PRP055: Comparing Clinical Quality Outcomes for Appalachia and Non-Appalachia Health Centers
Michael Topmiller, PhD; Jennifer Rankin, PhD, MHA, MPH, MS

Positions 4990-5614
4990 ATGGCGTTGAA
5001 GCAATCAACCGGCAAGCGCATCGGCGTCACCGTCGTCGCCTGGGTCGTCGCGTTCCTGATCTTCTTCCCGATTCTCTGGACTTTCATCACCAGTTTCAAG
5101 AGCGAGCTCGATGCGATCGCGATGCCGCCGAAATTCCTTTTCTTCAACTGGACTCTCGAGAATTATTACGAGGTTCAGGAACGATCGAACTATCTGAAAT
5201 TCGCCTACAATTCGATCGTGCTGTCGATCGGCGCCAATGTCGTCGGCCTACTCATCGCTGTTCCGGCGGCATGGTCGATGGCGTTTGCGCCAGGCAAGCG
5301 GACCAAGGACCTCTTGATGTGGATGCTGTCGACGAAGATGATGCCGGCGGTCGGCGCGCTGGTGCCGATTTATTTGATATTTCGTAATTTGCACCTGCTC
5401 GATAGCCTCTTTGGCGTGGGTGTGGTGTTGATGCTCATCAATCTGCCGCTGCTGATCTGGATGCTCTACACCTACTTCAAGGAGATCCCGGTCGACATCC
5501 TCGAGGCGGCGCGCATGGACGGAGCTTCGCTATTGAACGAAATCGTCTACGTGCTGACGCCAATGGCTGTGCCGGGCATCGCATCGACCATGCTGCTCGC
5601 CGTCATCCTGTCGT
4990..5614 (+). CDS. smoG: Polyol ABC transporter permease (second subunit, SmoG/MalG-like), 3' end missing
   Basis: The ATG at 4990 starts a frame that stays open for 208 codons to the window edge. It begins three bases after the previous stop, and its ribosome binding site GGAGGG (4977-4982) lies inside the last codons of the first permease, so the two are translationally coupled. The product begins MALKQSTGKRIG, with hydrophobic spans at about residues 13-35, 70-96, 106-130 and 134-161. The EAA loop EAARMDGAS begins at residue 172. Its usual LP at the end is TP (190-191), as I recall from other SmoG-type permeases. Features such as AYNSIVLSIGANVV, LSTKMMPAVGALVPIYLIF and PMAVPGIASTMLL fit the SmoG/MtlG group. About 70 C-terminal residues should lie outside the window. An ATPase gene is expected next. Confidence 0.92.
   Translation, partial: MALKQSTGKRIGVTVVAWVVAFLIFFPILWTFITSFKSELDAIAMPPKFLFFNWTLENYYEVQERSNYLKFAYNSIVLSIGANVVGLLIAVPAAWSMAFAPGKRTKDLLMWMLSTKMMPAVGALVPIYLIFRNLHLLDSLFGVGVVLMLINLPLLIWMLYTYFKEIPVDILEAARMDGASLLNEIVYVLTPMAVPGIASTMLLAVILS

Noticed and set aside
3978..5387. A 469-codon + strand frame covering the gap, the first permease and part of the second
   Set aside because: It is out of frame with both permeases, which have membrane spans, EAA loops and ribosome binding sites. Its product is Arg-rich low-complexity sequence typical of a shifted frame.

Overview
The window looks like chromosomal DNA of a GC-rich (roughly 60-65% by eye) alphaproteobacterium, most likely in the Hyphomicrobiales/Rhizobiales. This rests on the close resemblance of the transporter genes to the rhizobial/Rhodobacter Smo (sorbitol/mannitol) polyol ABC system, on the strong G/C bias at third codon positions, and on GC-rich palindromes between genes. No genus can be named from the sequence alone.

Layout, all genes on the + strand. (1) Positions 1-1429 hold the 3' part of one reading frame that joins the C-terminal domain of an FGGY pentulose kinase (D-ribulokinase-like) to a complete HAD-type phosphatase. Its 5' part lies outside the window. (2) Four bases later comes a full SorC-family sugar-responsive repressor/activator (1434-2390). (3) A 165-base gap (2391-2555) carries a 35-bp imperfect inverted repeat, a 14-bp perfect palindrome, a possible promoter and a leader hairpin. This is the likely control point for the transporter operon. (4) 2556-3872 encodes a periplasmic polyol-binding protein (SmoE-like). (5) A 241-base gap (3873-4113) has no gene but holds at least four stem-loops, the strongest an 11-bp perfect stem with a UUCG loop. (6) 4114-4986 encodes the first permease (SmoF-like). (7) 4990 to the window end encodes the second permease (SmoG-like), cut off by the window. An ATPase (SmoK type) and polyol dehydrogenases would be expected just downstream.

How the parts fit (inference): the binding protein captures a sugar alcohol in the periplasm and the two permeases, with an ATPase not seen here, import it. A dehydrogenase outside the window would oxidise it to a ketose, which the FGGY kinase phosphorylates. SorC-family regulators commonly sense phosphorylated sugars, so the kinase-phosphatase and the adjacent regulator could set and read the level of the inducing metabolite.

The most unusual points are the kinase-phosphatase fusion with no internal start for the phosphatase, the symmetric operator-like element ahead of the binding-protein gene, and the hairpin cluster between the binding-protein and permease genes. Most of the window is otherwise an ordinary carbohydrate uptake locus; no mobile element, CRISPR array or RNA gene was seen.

Context: The 420 county Appalachia region has larger numbers of vulnerable populations, higher rates of diabetes and cardiovascular disease, and worse health outcomes than non-Appalachia US. Federally-funded health centers play an important role in serving vulnerable populations and are a major health care provider in the Appalachia region. Objective: To explore differences in quality measures between health centers located in Appalachia and Non-Appalachia health centers. Differences are also explored within the Appalachia region. Study Design: Using 2018 Uniform Data System (UDS) data for Health Center Program Awardees, we explored adjusted and unadjusted quality measures including adult weight screening, diabetes control, tobacco screening, appropriate asthma medications, lipid therapy, use of aspirin, and blood pressure control. Quality measures were adjusted based on health center, patient, and service area characteristics, and t-tests were run to compare differences between Appalachia and non-Appalachia health centers. Setting/Dataset: More than 22.1 million patients served by over 900 Health Center Program Awardees. Outcome Measures: Adult weight screening, diabetes control, tobacco screening, appropriate asthma medications, lipid therapy, use of aspirin, and blood pressure control. Results: Non-Appalachia health centers serve higher percentages of patients who are below 100% poverty, nonwhite, and on Medicaid. Appalachia health centers serve higher percentages of older patients and those on Medicare, and patients have higher rates of diabetes and hypertension compared to non-Appalachia health centers. Appalachia health centers perform better than non-Appalachia health centers for most unadjusted and adjusted quality measures, though only poor diabetes control is significant for adjusted measures. Significant differences exist within Appalachia as health centers located in the southern region perform significantly worse for diabetes control and blood pressure control. Conclusions/Impact on Health Centers: Health centers in Appalachia perform better than non-Appalachia health centers for most quality measures, including diabetes control. Given the disparities in health outcomes for Appalachia compared to non-Appalachia, particularly related to diabetes and cardiovascular disease, increasing access to care for health centers could help to improve heath outcomes in the region.